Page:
Chris Waggoner is a fellow Karen Pryor Academy graduate, Husky rescuer extraordinaire, fantastic friend and owner of Deschutes River Dogs in Oregon.
Chris has graciously offered to share with all of us a tribute to her crossover dog, Dante.
How it all began…
It began the day my husband and I walked through the hot crowded shelter and spotted him. He was crazy thin. He was quiet. He was young. The shelter put him at two years of age but I am certain he was barely a year old. He did not seem afraid when the shelter staff placed a lead around his neck and walked us to a small fenced area. People and dogs walked past in every direction. The dog had little to no reaction as he watched them go by.
He seemed like he had always been with us, somehow, as if we all knew each other. He quietly leaned against me, looking up into my eyes.
Of course, I was instantly in love.
He came home to two huskies already in place. We really did not have a training method, other than choke collars recommended by a husky rescue group, but like most of America we watched the Dog Whisperer. So, we all walked for two hours that afternoon to achieve the proper state of balance. All was going incredibly smoothly. This stuff really works, we thought.
The next morning we awoke to a different dog.
As soon as he heard or saw one of my other dogs-dogs he had just walked with the afternoon before- he began to lunge and bark and growl, snapping wildly.
My husband said ‘Lets try an alpha roll’. I said ‘You try it’.
My sweet mild mannered husband forced the skinny, scraggly, terrified dog (still unnamed) onto his back as he struggled to get loose, yelping and urinating in fear. The other dogs (there to witness the submission as instructed by the television personality) began to bark with excitement, and then backed off, confused and worried.
Red faced with the effort of holding down the wildly thrashing dog, my husband let go. The dog sprung up and ran. He seemed even more fearful of the other two dogs and continued to bark and growl and lunge until I placed him in his crate.
I made plans to return him to the shelter as soon as they opened the next day.
But that next morning it was clear he was sick. Really, really sick. He coughed and hacked and would not eat or drink. My vet made a house call that afternoon. I was afraid of his unpredictable response to other dogs, sick or not. Antibiotics and a diagnosis of a nasty upper respiratory infection were given.
Over the next week I boiled chickens and steamed white rice. He slept. In between, I fed him spoonfuls of broth and slept on the couch next to him.
Okay, maybe this can be fixed. I was in love, remember?
Slowly, he recovered.
With recovery came acceptance of the other two dogs (he was too sick to protest their presence) and a name: Dante. It seemed appropriate.
There was peace in my home, but walks were ridiculous (but had to be done-the television man said so). There was no discernable threshold for Dante-if another dog was anywhere in his line of sight he went crazy on the leash barking, lunging, howling, and lowering himself to the ground to dig his way towards the other dog, pulling me along as well as his eyes glowed red and froth flew from his snapping jowls.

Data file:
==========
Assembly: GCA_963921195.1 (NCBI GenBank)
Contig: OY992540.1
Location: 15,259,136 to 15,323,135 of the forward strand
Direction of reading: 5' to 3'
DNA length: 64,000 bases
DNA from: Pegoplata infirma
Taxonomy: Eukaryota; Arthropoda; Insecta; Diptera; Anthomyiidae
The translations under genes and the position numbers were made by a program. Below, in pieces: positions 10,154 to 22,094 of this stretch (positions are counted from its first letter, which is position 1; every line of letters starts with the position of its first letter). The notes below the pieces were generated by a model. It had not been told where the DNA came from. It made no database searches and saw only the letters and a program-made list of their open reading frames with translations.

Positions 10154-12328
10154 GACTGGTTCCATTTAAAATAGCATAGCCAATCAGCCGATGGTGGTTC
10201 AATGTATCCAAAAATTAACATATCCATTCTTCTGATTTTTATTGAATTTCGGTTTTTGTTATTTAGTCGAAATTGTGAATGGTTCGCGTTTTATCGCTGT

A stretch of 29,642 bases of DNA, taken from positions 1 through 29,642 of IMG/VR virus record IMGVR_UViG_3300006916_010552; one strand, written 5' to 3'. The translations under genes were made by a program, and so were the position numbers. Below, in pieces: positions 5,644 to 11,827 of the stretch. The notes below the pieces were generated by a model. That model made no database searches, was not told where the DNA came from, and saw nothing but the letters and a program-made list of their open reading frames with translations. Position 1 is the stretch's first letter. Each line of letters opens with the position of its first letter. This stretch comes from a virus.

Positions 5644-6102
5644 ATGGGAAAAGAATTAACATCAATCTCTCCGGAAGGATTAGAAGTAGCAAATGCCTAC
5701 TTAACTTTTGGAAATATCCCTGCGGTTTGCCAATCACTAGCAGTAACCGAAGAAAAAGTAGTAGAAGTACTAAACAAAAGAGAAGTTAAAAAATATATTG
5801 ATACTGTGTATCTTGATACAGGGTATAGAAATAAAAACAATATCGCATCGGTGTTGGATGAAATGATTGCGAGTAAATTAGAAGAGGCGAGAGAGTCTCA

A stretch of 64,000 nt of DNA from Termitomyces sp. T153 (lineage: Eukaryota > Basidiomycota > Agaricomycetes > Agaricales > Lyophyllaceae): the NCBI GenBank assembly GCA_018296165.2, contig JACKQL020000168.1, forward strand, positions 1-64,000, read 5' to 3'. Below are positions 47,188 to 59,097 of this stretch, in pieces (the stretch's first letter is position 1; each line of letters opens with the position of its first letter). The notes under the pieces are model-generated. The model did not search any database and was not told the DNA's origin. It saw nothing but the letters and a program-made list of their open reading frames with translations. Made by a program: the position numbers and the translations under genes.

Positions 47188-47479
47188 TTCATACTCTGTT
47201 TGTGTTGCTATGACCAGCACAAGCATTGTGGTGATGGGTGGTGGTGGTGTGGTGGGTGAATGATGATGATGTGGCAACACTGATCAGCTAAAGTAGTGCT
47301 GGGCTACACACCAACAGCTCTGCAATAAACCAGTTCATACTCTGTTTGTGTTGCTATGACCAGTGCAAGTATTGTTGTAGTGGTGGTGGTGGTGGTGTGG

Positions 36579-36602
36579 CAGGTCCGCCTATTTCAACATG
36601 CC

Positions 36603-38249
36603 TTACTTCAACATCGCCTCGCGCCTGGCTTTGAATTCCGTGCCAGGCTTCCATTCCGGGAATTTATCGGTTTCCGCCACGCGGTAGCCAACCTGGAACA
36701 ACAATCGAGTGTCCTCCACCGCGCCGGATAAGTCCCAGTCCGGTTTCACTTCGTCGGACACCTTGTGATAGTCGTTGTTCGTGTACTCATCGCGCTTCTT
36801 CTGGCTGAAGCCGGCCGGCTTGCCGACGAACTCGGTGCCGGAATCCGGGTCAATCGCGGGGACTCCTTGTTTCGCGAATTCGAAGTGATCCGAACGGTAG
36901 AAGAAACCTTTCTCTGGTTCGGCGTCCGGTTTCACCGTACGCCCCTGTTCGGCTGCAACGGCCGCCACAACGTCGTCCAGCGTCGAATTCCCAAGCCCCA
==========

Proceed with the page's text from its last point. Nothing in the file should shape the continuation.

I worried about what I would do when he was no longer weak.
People turned and walked in the opposite direction, shaking their heads as they pulled their dog closer.
I did not blame them.
My husband said “You need to correct him when he does that”.
But I had no heart for the job.
So, I began to read, instead. I had found Culture Clash and The Other End of The Leash. But what changed my life completely was Don’t Shoot The Dog.
One particularly difficult day, my husband had had ENOUGH. The leash pops and corrections had no effect at all-Dante seemed to not even feel them.
-I have an idea, I said. I want to try something.
Fine! My husband threw his hands in the air. You fix him, then.
-If it works, will you use the same methods?
If you can fix this, I will do whatever you say.
The next day, armed with a bag of hot dogs and a harness instead of a collar, Dante and I went to the park.
At first, Dante was too far-gone to even think of food. I wondered if this was going to work at all.
But I kept at it.
I learned through many trials and errors to catch him before he erupted. Then, I learned to ask for just a tiny bit more-a nanosecond of attention to me before erupting.
I bought a treat pouch.
When people stared at me holding the leash of a lunging, frothing at the mouth skinny husky, I would smile and shout over the howls ‘He’s in training! Don’t worry!’
And then, one day, Dante saw a dog off in the distance…and looked at ME.
There is indeed light at the end of this tunnel.
From there asking for a “sit” came quickly. This progressed to the sight of another dog = sit and look at me=get fed hot dogs until the Scary Thing passed.
Eventually, we could walk in the park without heart palpitations from any of us.
Over the next two years all choke collars were thrown out. Anything written by the television personality collected dust, although I kept them as reminders. Reminders of a place where I will never return.
Today, Dante is the one I place new fosters and puppies with. He is still reactive in certain situations (on leash) but the difference between now and then is, I am the only one who knows.
“Dante, my heart; my life is forever changed. Thank you.”
“Do the best you can until you know better. Then when you know better, do better. ”
— Maya Angelou
What a powerful tribute to a crossover dog. Like Monte had for me, Dante gave Chris the tools, understanding, empathy, and knowledge needed to make the world better for hundreds, if not thousands of dogs in need. Thank you, Dante. And thank you too, Chris, for sharing your story!